• Insulin therapy& metabolic treatment targets:• A fixed rate IV insulin infusion (FRIVII) calculated on 0.1 units/kg infusion is recommended.• Patient demographics are changing&patients with DKA are now more likely to be obese or suffering with other insulin-resistant states, including pregnancy leading to the re-emergence of FRIVII in adults.• The FRIVII may need to be adjusted; the recommended targets are:• Reduction of the blood ketone concentration by 0.5 mmol/l/hour• If ketone meter not available, the venous bicarbonate should rise by 3 mmol/l/hour& capillary blood glucose fall by 3 mmol/l/hour• Potassium should be maintained between 4.0 -5.0 mmol/l.
  • IV glucose concentration:• The management should be focused on clearing ketones as well as normalising blood glucose.• It is often necessary to administer an (iv) infusion of 10% glucose via an iv pump in order to avoid hypoglycaemia&permit the continuation of a FRIVII to suppress ketogenesis.• Introduction of 10% glucose is recommended when the blood glucose falls below 14 mmol/l.• It is important to continue 0.9% sodium chloride solution concur- rently via an iv pump.
  • Continuation of long-acting insulin analogues:• Continuation of long-acting analogues (insulin detemir – Levemir®, insulin glargine – Lantus®) during the initial management of DKA provides background insulin when the iv insulin is discontinued&avoids rebound hyperglycaemia when iv insulin is stopped &avoids excess length of stay.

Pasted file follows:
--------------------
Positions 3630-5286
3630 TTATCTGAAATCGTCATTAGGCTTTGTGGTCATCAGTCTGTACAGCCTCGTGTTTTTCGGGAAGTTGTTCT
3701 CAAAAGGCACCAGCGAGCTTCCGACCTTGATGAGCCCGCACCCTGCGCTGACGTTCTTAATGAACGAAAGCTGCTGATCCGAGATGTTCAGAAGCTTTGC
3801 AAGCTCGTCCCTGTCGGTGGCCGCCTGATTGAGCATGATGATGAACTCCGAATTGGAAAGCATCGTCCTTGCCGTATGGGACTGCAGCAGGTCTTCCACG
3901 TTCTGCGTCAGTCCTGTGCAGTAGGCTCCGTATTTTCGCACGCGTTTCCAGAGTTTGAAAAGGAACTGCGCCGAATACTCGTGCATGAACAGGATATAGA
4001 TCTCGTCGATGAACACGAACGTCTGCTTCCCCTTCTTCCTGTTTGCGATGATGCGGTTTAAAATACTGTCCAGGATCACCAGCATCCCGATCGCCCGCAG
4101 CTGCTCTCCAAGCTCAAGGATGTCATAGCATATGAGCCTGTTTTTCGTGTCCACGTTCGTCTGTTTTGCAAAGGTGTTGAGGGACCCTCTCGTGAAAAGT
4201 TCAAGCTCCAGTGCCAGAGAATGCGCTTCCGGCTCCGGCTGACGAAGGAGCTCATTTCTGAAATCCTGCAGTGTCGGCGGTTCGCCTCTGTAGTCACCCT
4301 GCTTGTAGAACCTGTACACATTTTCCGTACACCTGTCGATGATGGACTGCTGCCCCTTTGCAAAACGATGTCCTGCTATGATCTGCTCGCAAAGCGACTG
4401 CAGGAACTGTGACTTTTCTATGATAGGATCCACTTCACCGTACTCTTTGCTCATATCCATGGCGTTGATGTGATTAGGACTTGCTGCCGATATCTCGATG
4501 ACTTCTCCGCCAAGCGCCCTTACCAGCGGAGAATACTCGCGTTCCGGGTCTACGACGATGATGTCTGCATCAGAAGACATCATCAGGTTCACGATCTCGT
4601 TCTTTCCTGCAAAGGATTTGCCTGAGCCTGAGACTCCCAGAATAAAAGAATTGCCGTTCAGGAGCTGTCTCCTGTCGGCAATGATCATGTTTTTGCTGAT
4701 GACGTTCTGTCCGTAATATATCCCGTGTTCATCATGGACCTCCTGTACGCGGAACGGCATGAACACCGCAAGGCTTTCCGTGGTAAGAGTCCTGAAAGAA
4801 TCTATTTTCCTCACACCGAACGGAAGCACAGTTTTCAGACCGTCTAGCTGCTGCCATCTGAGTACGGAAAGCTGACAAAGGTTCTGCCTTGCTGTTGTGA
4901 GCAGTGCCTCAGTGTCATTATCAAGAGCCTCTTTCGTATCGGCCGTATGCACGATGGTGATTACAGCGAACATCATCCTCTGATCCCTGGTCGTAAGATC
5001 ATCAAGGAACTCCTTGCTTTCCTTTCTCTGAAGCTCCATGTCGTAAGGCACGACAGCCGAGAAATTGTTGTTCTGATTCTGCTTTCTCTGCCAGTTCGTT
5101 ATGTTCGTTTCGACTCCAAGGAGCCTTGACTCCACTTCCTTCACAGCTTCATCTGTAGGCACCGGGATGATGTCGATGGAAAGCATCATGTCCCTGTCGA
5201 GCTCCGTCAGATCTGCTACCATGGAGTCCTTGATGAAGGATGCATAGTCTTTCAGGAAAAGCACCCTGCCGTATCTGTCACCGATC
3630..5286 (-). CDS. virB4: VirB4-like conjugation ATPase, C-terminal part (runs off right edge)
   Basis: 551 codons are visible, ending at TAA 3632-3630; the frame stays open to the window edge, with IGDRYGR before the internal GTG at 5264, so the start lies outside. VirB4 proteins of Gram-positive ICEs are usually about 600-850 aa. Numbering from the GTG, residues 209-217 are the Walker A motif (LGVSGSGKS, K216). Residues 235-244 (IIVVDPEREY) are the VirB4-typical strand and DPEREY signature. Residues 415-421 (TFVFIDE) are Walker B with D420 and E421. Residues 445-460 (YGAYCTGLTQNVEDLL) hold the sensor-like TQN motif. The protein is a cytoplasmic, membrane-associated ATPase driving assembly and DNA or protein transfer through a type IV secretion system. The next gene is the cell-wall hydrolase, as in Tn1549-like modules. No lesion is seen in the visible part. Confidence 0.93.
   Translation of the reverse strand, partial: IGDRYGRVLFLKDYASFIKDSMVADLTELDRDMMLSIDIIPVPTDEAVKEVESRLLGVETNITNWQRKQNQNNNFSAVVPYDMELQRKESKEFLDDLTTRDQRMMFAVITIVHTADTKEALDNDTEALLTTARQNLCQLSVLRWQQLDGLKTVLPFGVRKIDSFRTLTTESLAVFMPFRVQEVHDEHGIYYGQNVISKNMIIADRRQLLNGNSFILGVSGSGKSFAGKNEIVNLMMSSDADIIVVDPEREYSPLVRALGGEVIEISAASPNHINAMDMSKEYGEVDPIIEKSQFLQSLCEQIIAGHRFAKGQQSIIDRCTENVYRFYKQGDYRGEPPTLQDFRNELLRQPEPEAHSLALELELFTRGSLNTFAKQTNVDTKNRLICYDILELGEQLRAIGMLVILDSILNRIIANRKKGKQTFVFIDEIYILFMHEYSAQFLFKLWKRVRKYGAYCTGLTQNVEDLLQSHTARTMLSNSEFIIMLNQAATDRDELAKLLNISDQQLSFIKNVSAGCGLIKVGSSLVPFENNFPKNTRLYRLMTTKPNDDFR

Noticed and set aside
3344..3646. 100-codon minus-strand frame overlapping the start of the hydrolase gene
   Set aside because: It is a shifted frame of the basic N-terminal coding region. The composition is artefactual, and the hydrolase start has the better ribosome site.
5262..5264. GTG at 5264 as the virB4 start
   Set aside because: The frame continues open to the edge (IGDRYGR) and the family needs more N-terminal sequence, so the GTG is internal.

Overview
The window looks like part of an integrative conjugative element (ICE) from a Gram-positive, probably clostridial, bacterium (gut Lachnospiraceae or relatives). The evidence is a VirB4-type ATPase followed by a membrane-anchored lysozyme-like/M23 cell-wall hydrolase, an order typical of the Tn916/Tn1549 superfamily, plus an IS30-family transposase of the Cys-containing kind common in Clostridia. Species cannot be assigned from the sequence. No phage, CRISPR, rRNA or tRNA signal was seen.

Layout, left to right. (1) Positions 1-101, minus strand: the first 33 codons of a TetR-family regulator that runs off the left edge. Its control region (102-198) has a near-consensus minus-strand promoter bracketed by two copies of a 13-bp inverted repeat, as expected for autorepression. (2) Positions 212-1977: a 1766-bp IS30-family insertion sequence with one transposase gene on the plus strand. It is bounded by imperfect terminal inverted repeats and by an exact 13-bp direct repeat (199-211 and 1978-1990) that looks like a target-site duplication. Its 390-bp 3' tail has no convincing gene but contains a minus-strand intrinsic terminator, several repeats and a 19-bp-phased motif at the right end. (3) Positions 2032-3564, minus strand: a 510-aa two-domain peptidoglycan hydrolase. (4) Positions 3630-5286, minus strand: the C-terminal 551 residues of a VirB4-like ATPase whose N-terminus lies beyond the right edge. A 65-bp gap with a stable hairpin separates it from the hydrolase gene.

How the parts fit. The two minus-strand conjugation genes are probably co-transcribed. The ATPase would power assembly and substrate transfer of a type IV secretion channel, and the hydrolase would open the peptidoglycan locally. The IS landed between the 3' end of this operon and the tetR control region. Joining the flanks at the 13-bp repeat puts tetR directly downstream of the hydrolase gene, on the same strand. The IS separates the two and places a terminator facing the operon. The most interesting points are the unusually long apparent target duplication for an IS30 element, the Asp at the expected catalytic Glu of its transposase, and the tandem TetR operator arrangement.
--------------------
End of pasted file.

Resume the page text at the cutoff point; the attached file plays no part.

• Serious complications:• Hypokalaemia&hyperkalaemia are potentially life-threatening conditions during the management of DKA.• There is a risk of ARF associated with severe dehydration therefore no potassium be prescribed with the initial fluid resuscitation or if the serum potassium level remains above 5.5 mmol/l.• Potassium will almost always fall as the DKA is treated with insulin, thus it is recommended that 0.9% sodium chloride solution with potassium 40 mmol/l (ready-mixed) is prescribed as long as the serum potassium <5.5 mmol/l & the patient is passing urine.• If the serum potassium falls below 3.5 mmol/l the potassium regimen needs review.• All aspects of potassium use must comply with local & national guidance.• Other serious complications include cerebral &pulmonary.• Close attention to fluid balance&slower fluid replacement is recom- mended for younger adults; for children <18 years of age.
  • Conclusion & summary:• DKA is a medical emergency with a significant morbidity&mortality.• It is now recommended that FRIVII be used with bedside measurement of metabolic parameters.• The DST should always be involved as soon as possible and ideally within 24 hours because this has been demonstrated to be associated with a better patient experience &reduced length of stay.• In the management of diabetic ketoacidosis the following guidance should therefore be followed:• Measure blood ketones, venous (not arterial) pH & bicarbonate & use results as treatment markers• Monitor ketones &glucose using bedside meters, when available & operating within their quality assurance range• Monitor electrolytes on blood gas analysers with intermittent laboratory confirmation• Replace ‘sliding scale’ insulin with weight-based FRIVII• Involve the DST as soon as possible• Continue long-acting insulin analogues as normal.